In re: Gates: Gates, a defense attorney, was late for a very important date - his client's guilty plea hearing. The hearing had been moved up a day on the calendar, leading to some confusion on Gates's part as to when it was supposed to take place. When Gates arrived at the hearing 15 minutes late, the district court did not accept his explanation and, referencing "your appearance on other occasions," found Gates in contempt and ordered him to pay a fine of $250.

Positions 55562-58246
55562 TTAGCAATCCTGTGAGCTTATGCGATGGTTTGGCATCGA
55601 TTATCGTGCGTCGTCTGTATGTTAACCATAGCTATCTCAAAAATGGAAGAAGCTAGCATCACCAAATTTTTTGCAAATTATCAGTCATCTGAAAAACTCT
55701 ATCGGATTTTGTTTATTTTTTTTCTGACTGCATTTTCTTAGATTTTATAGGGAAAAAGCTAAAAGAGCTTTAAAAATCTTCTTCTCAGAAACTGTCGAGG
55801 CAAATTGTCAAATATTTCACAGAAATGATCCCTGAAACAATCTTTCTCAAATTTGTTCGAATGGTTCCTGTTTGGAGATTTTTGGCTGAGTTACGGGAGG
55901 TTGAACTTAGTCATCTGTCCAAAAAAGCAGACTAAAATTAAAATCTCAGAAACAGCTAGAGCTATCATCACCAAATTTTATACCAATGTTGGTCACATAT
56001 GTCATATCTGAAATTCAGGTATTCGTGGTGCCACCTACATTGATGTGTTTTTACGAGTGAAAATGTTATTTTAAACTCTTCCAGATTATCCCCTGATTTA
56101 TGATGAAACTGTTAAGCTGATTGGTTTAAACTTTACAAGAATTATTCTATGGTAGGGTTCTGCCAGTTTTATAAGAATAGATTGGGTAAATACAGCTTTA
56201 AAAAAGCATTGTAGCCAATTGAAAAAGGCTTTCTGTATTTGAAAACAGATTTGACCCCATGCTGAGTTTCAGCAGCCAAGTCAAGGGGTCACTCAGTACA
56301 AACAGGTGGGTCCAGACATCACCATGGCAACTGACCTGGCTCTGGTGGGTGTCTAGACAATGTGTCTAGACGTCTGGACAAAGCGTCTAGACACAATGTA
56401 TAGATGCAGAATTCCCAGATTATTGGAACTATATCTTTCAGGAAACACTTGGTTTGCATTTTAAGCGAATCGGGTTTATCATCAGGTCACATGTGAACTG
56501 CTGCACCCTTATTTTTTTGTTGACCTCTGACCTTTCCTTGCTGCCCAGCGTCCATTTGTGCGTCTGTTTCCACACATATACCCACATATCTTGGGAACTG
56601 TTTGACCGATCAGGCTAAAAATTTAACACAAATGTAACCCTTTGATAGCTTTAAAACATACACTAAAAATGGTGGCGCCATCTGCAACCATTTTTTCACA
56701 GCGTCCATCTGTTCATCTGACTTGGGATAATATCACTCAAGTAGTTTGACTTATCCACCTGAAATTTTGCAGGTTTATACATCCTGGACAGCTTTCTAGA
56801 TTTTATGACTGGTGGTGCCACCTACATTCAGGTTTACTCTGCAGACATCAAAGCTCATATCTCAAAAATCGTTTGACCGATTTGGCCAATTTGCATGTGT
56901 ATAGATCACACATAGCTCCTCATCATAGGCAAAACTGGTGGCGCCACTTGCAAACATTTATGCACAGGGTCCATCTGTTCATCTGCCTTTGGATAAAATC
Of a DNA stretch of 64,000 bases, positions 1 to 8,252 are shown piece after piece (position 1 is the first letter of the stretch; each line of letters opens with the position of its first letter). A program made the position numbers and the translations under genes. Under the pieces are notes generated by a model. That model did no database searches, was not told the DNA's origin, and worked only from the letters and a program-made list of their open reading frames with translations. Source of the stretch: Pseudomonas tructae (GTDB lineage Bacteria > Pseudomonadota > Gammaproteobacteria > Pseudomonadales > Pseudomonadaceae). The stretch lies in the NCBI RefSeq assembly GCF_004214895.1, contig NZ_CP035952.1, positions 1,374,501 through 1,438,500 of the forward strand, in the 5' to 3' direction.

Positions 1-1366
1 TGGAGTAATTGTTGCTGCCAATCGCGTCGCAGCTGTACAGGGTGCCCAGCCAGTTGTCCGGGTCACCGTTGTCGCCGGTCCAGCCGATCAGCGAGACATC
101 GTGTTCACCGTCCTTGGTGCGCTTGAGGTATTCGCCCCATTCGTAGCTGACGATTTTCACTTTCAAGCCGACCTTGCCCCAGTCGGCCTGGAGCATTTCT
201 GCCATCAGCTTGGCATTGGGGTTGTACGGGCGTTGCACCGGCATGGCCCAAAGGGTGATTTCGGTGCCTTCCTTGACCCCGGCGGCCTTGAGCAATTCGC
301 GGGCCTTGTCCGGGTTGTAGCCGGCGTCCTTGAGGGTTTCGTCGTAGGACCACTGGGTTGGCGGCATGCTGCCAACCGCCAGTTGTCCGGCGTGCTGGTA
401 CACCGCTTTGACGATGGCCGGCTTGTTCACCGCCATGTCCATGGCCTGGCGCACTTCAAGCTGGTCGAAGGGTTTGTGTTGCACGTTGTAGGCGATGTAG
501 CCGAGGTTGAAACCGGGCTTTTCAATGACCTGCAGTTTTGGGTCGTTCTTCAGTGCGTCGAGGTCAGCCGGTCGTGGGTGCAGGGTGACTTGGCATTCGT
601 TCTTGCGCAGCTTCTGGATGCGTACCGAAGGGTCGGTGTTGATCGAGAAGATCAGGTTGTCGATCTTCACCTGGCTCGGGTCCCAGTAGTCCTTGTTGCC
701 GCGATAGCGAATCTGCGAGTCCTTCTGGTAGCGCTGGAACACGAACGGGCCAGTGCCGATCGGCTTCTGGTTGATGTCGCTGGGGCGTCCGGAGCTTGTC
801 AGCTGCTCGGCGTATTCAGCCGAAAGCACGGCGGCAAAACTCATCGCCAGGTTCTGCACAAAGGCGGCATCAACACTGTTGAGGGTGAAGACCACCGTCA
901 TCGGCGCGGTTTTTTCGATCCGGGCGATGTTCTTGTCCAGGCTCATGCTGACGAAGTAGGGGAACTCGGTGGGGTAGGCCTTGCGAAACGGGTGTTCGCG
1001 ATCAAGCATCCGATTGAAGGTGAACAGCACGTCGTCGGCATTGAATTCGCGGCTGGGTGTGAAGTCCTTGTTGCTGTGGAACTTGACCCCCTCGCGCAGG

Gates appealed on two grounds, both of which the Fourth Circuit accepted in reversing his contempt conviction. First, Gates argued that his contemptuous behavior (if it was so) took place outside of court and was thus indirect contempt, rather than direct. As a result, the district court could not summarily find him in contempt without notice and an opportunity to defend himself. The Fourth Circuit agreed, applying plain error, noting that absence from court was not the contemptuous behavior at issue, but rather the reason for the absence was key. Because that behavior does not occur in court, it is only indirect. Second, Gates argued that the court should not merely remand for further proceedings, as the record was bereft of any evidence of criminal intent to be contemptuous. The Fourth Circuit agreed and reversed his conviction.